It’s probably easy for other people to kind of discount the actions of fans, because so much of the fan culture is seen as comical or over the top. One of my very favorite movies, Fever Pitch, is probably the touchstone for that perception of fan culture — in both versions it follows an overzealous fan (Colin Firth as an Arsenal fan and Jimmy Fallon as a Red Sox fan) and the tolls that it can take on their relationships around them. They’re both framed as men unable to be shift their priorities from their boyhood loves to those more “adult” passions like romantic relationships and their careers, etc. That passion is seen as childish, embarrassing.
One of the things that the Jimmy Fallon version of the movie portrayed a bit better than the Colin Firth version was the focus on community. Jimmy Fallon’s character Ben had his “summer family” that he spends his season with — the people whose season tickets were seats around his own. Because of that passion, of that “childish” obsession with the team, he would spend nearly every night with them March through September. They knew everything about each other, and it was ultimately the fact that he was willing to sacrifice them for Drew Barrymore’s Lindsay at the end of the movie that convinced her that he was someone she wanted to be with. It’s a great feel-good romantic comedy.
That community — our community, my community — was worth the risk of going to the bar on Wednesday. It was worth saving every other opportunity I had come across to spend time outside of my own quarantine bubble, to celebrate those historic 96 points and that Premier League trophy and Jordan Henderson finally putting his detractors to bed for good.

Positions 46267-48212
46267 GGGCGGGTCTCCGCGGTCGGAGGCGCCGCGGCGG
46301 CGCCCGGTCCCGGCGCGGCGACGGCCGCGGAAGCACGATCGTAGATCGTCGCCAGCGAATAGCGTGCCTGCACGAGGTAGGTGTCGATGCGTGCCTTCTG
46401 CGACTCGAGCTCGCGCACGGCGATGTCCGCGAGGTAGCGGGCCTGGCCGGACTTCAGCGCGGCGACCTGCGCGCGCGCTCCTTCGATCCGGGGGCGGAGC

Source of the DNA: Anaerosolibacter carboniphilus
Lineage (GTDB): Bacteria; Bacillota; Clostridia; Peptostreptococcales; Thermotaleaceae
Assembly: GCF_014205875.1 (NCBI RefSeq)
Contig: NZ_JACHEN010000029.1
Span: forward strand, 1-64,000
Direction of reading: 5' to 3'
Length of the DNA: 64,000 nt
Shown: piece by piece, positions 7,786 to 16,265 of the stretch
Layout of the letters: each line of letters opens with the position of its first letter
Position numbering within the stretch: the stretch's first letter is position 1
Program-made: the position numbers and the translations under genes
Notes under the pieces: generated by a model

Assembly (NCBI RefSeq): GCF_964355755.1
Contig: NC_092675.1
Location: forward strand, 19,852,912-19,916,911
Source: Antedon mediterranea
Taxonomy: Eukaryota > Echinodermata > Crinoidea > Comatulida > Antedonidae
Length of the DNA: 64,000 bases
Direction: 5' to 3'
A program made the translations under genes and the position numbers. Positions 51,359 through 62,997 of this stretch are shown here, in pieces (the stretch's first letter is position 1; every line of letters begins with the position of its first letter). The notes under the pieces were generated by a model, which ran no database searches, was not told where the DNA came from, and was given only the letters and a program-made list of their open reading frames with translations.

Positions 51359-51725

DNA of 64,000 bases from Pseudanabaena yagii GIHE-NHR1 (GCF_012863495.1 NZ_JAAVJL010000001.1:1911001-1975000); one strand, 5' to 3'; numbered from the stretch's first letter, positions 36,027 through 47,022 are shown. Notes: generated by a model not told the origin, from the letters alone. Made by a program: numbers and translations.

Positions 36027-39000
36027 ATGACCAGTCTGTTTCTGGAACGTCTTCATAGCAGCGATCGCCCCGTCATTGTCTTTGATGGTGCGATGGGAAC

Because they understood. They are my autumn to spring family. They have been through massive losses and historic wins, through draws that have felt like both wins and losses, and through trophies or missed opportunities. Through new signings and legends saying goodbye. New babies and marriages and family losses.
As cheesy as it may have become, we really are a Liverpool family.
This is my community, and there has to be a way eventually to remain in contact, to see faces and hear voices, in a safe way. And that will be Zoom sessions, sure, and FaceTime calls. Texts and videos and Facebook calls. It may also mean the occasional risk for a big day.
Our communities are so important to our wellbeing. We need our people, as humans are inherently social creatures. We need our villages, our nations, to hold us as we go through these difficult moments. Families, bloodlines and chosen, are so important to keeping us sane.
Does this mean I’m going to go to the bar as often as possible, as often as we used to? Absolutely not. There’s no way, unfortunately, to make that as safe as possible. The highest priority is making sure that I am here and healthy for when this virus is under control, and we can go inside our bar, for when we can hug with abandon and celebrate by singing at the top of our lungs — without a mask.
That is the best thing I can do for my community, to keep them safe, and to keep them sane. So for now, it’s the Zoom calls and the FaceTimes, and the chats and the videos and the texts. It’s to keeping our community together, whatever means necessary, that doesn’t mean going to the bar.
So we’re all there when things are okay again.